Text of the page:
" The national constitutional referendum which is to take place after this debate after having attained 3/4ths vote in both houses of parliament and pursuant to Article 54 of the Constitution is; however, legally binding on all and, if agreed upon by a majority of the voters, will lead forthwith to an amendment to the Constitution or otherwise depending on the outcome of the vote" 

Hanna-Martin explained that the Amendments are to come into operation on the day of publication in the gazette of the result of the referendum showing that a majority of voters have approved the Bills.

" The effect will not be retroactive,"  she added.

There is a concentration on a singular concept and primary principle of equality between men and women and the removal of any discrimination against a child based upon the marriage or other circumstances of his parents in the provisions of the Constitution, Hanna-Martin said.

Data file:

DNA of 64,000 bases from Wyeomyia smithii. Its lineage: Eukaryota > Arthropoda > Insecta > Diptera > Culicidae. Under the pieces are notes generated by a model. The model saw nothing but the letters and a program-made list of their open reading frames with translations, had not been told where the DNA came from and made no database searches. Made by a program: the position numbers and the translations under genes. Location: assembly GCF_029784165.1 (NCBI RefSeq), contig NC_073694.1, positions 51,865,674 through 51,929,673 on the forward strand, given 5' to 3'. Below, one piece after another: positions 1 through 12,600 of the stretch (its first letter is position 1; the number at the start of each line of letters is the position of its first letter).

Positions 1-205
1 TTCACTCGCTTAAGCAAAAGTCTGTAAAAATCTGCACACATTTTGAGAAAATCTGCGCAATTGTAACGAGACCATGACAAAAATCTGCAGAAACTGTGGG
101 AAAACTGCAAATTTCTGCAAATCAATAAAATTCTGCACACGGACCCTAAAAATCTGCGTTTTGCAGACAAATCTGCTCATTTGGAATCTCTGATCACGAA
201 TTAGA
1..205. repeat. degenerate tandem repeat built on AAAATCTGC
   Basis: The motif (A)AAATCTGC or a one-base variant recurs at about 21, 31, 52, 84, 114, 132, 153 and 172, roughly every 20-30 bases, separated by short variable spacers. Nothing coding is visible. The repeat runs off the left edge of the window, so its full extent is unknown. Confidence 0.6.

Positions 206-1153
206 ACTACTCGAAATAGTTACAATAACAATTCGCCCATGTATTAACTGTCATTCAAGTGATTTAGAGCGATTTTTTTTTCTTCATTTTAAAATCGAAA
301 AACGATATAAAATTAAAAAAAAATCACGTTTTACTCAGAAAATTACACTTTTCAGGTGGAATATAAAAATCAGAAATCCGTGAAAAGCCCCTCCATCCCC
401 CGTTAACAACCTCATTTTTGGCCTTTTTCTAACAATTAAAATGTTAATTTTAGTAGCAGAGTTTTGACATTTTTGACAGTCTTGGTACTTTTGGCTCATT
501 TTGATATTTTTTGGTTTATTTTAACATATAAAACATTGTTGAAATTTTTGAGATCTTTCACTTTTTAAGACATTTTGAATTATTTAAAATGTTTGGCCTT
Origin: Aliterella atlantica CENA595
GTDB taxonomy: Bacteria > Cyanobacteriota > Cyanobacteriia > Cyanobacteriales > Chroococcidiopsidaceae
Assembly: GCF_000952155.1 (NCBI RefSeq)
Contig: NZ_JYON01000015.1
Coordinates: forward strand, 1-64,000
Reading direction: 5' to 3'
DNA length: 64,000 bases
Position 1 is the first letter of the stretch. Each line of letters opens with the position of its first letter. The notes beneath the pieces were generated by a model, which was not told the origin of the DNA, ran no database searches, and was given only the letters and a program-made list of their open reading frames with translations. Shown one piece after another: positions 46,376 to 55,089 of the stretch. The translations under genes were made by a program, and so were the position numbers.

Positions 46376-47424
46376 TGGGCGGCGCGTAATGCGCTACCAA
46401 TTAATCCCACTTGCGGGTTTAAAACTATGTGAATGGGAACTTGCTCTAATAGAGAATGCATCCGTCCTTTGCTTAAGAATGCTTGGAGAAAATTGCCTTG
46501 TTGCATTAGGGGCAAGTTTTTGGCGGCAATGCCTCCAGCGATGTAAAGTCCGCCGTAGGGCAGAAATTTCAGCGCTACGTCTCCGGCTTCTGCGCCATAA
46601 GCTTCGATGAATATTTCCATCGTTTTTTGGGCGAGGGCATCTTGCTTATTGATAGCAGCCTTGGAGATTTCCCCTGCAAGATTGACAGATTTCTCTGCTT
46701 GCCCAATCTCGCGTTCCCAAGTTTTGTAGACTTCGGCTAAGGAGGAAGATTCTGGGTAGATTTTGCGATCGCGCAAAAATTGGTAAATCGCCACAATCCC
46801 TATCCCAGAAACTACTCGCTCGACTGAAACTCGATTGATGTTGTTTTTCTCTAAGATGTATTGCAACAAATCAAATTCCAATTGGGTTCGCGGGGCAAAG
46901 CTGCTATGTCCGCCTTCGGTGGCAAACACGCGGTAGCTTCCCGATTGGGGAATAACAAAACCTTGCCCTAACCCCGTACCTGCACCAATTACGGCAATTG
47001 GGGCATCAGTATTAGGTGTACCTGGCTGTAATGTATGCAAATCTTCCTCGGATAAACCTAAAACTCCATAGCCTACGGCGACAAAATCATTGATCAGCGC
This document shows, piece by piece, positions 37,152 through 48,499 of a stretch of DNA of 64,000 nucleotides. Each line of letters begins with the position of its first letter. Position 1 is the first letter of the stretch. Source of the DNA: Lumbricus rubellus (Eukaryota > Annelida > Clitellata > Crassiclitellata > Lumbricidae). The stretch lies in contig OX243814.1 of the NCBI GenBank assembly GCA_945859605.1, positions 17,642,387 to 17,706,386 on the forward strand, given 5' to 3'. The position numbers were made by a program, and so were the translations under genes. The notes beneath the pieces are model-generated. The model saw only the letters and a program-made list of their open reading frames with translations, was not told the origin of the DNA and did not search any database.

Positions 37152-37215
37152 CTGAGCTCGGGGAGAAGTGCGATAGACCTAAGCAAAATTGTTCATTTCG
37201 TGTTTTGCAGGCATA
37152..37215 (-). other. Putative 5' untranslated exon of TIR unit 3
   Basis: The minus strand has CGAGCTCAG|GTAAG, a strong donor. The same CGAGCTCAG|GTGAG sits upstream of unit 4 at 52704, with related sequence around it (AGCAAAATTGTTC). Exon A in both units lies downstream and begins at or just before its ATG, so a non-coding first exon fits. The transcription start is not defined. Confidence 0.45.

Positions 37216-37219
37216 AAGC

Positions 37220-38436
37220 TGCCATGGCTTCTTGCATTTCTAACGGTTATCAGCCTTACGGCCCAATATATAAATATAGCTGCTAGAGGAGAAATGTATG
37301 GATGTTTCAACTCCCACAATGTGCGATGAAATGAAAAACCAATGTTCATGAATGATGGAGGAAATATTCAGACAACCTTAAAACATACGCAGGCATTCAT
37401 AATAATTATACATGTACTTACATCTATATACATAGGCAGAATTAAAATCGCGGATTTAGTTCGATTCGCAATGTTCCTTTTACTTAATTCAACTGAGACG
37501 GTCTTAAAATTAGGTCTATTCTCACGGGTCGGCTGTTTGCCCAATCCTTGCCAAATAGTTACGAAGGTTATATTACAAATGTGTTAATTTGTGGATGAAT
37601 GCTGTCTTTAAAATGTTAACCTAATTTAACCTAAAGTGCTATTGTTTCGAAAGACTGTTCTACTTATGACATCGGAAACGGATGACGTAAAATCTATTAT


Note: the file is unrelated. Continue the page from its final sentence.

" Should these Bills successfully pass both Houses of Parliament and a majority vote of the electorate this will have the effect of immediately removing a fundamental structural inequity; however, this does not mean that we still do not have much work to do in our social setting to eradicate cultural bias which cannot simply be removed by a referendum process but will require changes in our attitudes towards each other which is a more difficult and complex process.

" But this is an important start to a more fair, more just human society,"  she said.

Hanna-Martin concluded, "Our constitution is a sacred document. And it is very important that nothing is done to trivialize or 'dumb down'  its import nor the critical nature of the exercise in seeking to alter its provisions." 

Published  Thursday, August 7, 2014